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The Future for House Prices

Long time readers of my property blogs will know my preference for buying real estate when interest rates are high but falling. The logic is irrefutable. When interest rates are high people are paying more for their borrowed money, so they can afford less, so house prices will fall. That's when you want to buy. Not when they are going up. And as interest rates fall your mortgage becomes cheaper, not more expensive, so life becomes easier for you, and as the cost of money falls, so house prices rise because people can afford to borrow more. It's first grade economics.

I have not been keen on buying real estate for some time. House prices have indeed gone up, but the problem is that you are entering an asymmetric bet which can ultimately only work against you. That doesn't appeal to me. After all, if interest rates are low they can only go up. If they are high they can only come down. I prefer asymmetry to work in my favour, not against me. I like crashes. That's when you can walk in and pick up decent places for knock-down prices. I want to buy when the prices have halved. You make your money when you buy, not when you sell. Think about it. The maths stack up far better when you do things that way. Admittedly most people are hopeless at maths, which is why so many people are so hopeless at managing their money. Let's look at a simple situation.

Suppose you buy as the housing market is approaching a peak. I can give you a real-life example from my own dealings. It's in my book on real estate. Someone bought a three bed apartment overlooking the sea on the south coast of the UK. They paid 47,000 for it. A couple of years later I bought it for 20,000. I sold it for 120,000 ten years later.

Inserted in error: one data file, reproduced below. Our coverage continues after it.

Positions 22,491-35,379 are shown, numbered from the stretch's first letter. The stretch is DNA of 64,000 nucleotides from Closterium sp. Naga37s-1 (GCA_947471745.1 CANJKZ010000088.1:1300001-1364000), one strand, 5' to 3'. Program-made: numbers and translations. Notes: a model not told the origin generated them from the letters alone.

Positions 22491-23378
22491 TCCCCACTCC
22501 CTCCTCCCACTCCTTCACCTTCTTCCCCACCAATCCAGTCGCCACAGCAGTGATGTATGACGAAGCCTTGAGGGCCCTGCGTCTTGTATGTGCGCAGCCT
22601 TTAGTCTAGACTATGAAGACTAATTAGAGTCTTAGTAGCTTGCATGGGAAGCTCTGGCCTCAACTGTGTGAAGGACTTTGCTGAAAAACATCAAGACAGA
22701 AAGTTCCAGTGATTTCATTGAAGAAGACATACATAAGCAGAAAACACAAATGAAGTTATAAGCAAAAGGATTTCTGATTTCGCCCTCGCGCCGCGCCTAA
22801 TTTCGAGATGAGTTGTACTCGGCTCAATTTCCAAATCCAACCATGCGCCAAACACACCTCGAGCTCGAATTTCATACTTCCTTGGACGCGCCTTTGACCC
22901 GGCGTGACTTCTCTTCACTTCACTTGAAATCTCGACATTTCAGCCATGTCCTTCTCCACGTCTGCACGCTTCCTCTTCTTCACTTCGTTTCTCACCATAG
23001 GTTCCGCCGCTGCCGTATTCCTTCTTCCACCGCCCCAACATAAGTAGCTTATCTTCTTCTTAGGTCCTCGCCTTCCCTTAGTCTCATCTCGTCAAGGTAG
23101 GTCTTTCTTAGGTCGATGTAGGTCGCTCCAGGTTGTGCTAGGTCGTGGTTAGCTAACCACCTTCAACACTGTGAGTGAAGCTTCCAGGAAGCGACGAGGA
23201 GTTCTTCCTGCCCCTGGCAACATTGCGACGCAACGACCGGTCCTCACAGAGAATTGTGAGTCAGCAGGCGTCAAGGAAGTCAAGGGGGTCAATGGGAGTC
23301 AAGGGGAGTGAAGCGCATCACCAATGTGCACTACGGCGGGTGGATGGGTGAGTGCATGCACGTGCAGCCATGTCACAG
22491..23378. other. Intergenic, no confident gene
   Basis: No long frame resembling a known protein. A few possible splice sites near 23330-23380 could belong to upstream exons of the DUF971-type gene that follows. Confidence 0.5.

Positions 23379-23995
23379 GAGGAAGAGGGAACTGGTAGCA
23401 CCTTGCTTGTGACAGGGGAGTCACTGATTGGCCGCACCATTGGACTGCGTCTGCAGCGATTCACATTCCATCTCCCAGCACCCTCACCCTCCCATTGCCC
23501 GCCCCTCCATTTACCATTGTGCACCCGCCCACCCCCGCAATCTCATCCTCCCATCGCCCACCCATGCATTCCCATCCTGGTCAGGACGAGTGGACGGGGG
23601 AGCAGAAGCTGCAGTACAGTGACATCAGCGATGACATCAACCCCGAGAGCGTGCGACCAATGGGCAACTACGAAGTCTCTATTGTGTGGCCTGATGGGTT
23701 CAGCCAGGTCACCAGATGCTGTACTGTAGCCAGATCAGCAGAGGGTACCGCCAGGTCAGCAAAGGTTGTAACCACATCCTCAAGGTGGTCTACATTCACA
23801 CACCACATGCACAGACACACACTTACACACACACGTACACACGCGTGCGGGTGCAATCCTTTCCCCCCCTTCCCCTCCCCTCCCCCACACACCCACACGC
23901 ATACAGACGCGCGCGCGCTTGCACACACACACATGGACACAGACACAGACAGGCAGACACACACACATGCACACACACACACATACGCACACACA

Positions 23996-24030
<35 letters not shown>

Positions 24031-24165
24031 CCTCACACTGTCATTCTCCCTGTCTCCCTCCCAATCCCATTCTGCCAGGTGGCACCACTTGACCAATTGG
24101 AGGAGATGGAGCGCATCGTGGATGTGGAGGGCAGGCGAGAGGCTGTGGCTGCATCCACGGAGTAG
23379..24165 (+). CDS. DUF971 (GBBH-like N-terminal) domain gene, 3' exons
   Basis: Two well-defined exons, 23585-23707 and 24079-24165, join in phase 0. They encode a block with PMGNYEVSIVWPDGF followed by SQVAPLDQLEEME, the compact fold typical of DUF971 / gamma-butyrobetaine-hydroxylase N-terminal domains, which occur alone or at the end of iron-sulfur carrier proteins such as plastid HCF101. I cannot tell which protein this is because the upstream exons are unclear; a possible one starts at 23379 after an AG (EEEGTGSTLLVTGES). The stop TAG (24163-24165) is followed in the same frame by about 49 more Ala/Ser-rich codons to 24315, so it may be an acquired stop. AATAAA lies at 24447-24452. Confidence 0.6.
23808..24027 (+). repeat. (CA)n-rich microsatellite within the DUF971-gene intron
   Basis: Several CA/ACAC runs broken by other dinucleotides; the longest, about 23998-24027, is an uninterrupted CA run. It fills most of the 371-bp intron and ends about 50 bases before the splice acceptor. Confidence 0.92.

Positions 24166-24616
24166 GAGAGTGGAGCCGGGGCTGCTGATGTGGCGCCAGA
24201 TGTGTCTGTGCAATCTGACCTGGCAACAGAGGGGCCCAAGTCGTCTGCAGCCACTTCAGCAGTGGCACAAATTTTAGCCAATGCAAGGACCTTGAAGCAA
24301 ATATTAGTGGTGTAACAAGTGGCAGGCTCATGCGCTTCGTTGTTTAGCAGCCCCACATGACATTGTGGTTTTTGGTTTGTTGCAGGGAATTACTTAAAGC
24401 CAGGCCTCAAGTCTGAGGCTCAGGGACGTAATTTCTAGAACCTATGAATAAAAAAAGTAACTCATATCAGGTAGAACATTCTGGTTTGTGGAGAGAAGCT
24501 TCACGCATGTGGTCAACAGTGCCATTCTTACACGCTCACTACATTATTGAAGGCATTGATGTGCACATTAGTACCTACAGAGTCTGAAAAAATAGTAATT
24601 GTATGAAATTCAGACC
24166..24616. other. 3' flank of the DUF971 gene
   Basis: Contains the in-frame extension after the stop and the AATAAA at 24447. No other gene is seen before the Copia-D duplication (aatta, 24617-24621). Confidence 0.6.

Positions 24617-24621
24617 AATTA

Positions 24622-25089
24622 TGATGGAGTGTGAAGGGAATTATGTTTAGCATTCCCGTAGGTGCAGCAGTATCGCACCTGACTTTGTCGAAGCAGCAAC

If I'd bought at 47,000, and sold twelve years later for 120,000, I would have more than doubled my money which would be great. I, however, increased my money by 600%. That is quite some difference. But I haven't finished the calculation.

Buying at 47,000 on a 90% mortgage would have meant me paying, say 5% on the money borrowed, that's 2,115 in interest every year. Buying at 20,000 at the same interest rate would have meant me paying roughly 900 in interest every year. Quite some saving. Perhaps you can now see why I say  you make your money when you buy, not when you sell.

Fast forward to today. Where are we headed right now?

Interest rates are rising. That means the cost of paying for a house is rising. In the UK the rise in the cost of money so far this year has been 1%. That doesn't sound much. But you have to ask yourself if that is the end of the rises or the beginning. If we only get more similar rises this year that will push the cost of existing mortgages up by 2%. What will that do in terms of real monthly outgoings?

Let's say you have a 200,000 mortgage. A 2% increase on a loan that size amounts to an extra payment of approximately 80 a week.

Now have a look at the Green packages that the governments around the world are subsidising. Add to that the constriction of existing energy sources, and the consequences of all those measures. Most estimates are for energy prices to double this year. What does all that do to the monthly payments system of an average family? Some of the figures I am quoted by readers make alarming reading.

Now add in the cost of rising inflation. We are currently talking about a figure in the UK of 6% for february and rising. How long before that hits 10%? How well can the average family handle a 6% increase? Or a 10% increase? Already in the USA real interest rates are above 10%, and they are rapidly heading that way in Germany and other countries.

All this is going to push most countries into a recession. What is going to happen to wages when that happens? They go down, not up. And what is all this catalog of woe going to do to house prices? They sure as heck are not going up. We are probably hitting a pause in prices at the moment. By the summer that pause will have turned to a move downwards. By the autumn, who knows? I don't have a crystal ball, but the outlook is not good.

I'll pursue this bit further next week.

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